Both Democrats and Republicans alike have pushed legislation to ban the word “Latinx” from government documents — though for remarkably different reasons.
The word was conceived around twenty years ago, per The New York Times, intended to be a gender-neutral term for people of Latino descent. Other alternatives consist of "Latine" and the less popular "Latin@."
While conservatives have slammed Latinx as an example of liberal political correctness, progressives have also expressed skepticism over potential cultural appropriation.
Sarah Huckabee Sanders, Republican Governor of Arkansas, made it her first official act to to bar the term from state documents, saying that it is “ethnically insensitive and pejorative language.” In the same stroke, she banned Arkansas schools from teaching “critical race theory”
Connecticut Democrats have also introduced a bill that would remove the word from both government and state education documents. Representative Geraldo Reyes Jr. first proposed the measure, saying in a statement that Latinx is an “offensive and unnecessary” word.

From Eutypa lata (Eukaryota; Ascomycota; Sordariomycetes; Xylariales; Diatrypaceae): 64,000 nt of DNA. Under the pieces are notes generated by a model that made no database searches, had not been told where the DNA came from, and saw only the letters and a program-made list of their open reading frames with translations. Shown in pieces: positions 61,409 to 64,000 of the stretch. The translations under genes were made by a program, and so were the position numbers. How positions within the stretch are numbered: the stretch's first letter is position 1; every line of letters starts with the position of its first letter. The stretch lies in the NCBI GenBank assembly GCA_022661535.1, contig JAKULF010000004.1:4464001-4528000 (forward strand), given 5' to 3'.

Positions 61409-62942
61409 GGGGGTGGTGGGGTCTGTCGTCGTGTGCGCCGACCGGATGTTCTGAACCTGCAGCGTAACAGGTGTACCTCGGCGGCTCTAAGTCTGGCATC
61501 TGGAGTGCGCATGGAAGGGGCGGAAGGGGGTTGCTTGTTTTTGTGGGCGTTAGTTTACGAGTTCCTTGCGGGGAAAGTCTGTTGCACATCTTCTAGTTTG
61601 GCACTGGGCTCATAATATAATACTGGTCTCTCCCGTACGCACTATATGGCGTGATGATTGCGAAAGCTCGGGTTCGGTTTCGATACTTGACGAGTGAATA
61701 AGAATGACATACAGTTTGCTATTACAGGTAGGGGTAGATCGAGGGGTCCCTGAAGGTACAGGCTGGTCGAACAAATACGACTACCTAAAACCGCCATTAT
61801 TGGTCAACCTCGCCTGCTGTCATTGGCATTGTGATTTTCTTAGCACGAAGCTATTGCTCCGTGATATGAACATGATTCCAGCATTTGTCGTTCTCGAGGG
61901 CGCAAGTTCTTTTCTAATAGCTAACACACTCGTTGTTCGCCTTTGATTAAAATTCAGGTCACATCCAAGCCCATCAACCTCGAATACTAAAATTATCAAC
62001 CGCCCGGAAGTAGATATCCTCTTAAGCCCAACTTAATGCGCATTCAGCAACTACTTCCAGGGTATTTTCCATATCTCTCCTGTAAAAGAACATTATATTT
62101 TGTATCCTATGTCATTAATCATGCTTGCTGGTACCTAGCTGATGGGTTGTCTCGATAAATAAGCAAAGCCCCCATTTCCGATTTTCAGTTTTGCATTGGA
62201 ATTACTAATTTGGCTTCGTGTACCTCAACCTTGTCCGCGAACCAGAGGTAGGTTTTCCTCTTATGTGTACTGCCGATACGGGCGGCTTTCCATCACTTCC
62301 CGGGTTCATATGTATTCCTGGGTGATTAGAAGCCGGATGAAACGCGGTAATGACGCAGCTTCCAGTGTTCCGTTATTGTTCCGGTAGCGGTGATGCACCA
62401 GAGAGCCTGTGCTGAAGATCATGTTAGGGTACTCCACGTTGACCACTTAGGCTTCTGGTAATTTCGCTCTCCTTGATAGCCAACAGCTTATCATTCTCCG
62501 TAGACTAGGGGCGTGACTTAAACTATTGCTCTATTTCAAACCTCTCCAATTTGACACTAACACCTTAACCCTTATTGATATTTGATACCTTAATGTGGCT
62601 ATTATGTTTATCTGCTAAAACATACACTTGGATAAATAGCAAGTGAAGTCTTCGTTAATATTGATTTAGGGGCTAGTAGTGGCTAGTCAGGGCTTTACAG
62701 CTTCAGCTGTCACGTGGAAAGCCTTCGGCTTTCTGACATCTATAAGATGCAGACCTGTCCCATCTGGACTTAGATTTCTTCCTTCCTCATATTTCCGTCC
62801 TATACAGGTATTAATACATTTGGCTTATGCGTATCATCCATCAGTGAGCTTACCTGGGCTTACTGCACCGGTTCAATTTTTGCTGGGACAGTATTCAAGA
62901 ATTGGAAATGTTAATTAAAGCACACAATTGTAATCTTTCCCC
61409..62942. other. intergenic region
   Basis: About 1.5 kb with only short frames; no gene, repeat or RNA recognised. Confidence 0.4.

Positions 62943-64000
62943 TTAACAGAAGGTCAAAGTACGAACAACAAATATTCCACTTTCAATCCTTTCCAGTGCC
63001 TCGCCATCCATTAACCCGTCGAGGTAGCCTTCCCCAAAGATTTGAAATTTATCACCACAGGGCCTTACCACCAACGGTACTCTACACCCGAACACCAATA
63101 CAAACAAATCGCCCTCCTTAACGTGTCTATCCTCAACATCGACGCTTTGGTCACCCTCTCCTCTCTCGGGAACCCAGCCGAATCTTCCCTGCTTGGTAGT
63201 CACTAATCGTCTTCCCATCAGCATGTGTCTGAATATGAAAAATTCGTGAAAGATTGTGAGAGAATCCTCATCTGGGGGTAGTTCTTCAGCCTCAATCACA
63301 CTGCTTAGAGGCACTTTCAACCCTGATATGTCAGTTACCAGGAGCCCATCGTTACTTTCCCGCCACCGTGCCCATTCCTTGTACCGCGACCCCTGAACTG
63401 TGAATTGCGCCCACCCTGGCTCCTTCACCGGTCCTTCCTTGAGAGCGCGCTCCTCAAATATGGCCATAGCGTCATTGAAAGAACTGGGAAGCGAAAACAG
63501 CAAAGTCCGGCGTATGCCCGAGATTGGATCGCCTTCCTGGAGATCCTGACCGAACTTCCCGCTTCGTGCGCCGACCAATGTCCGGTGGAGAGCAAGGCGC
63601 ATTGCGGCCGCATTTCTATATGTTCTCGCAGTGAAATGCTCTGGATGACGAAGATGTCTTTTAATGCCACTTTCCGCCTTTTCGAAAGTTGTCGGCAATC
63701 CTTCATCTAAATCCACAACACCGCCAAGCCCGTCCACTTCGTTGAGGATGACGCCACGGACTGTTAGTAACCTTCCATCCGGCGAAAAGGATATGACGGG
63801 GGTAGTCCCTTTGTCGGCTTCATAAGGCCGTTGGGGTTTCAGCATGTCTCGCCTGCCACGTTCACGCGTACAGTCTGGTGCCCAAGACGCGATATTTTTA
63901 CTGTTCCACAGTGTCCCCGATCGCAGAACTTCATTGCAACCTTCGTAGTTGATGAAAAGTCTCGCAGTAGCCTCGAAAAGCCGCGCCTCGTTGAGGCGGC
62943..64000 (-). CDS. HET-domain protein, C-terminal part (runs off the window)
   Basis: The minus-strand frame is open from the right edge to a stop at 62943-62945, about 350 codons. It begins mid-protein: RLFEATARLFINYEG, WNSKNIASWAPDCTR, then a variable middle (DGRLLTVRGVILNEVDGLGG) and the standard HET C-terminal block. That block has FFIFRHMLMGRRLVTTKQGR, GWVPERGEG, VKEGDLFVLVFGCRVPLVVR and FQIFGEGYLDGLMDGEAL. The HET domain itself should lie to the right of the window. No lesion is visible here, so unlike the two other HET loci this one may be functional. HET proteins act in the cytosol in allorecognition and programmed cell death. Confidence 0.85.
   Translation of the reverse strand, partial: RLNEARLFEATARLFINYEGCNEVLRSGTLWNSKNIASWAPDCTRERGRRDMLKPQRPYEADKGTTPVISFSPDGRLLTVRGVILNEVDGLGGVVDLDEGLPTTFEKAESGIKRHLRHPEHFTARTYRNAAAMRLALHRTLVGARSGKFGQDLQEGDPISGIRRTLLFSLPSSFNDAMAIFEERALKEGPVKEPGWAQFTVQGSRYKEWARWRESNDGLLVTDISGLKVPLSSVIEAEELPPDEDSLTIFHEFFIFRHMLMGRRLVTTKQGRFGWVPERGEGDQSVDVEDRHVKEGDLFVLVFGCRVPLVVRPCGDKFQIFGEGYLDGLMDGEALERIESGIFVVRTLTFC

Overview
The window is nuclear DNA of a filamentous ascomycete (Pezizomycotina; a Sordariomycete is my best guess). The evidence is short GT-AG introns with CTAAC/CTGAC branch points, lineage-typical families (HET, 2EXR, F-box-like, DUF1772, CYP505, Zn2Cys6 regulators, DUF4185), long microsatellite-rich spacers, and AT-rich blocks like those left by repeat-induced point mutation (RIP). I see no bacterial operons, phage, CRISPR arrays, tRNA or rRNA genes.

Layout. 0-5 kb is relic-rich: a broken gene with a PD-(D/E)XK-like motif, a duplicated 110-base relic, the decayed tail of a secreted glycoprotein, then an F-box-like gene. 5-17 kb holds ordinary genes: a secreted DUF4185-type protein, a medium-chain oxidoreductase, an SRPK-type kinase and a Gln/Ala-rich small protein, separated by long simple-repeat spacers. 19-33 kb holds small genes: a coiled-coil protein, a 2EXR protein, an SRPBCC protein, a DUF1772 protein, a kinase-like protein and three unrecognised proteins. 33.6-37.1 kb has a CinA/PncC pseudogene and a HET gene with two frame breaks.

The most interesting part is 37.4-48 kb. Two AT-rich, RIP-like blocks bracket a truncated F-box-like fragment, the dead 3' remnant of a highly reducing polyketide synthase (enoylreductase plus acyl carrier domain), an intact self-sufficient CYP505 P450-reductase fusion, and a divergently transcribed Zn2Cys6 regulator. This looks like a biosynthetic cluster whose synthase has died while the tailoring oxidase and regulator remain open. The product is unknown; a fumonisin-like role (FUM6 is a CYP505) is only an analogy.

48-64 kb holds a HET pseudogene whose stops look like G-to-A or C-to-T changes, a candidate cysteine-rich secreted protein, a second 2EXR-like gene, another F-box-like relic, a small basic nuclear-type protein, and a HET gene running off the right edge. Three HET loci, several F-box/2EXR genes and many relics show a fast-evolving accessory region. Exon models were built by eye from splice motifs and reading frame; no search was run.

“The Spanish language has been around for 1,500 years, and it identifies male, female, and neutral gender,” he said.
The Spanish language, like many romantic languages, is based around gendered articles and endings. While the term "Latino" serves as the masculine descriptor, it can also be used to describe a group, or those of unspecified gender.
The "x" is not an ending that originated within the language, drawing some critics to denounce it as imposed on communities of Latin descent by those who are not part of them.
Some say the debate around the term is blown out of proportion, as a 2019 Pew Research Poll found that just one in four people of Hispanic descent had even heard of the word, with only 3 percent using it to describe themselves.
Regardless of attitudes surrounding the term, activists have still taken issue with government restrictions on it. John Lugo, director of Unidad Latina en Acción, a workers advocacy organization in Connecticut, said that the state legislature's effort to ban use of the word is “an attack on our diversity.”
“Hispanic, Chicano, Latino, Latinx, Latine, Latino American — none of those terms encompass everyone in our community,” he said. “We should not be policing the language that people are using to describe their identity."
- Exclusive: Acapulco Star Fernando Carsa on Latino Representation and Body Positivity ›
- AOC Calls Out Democratic Party for Overlooking Latino Voters ›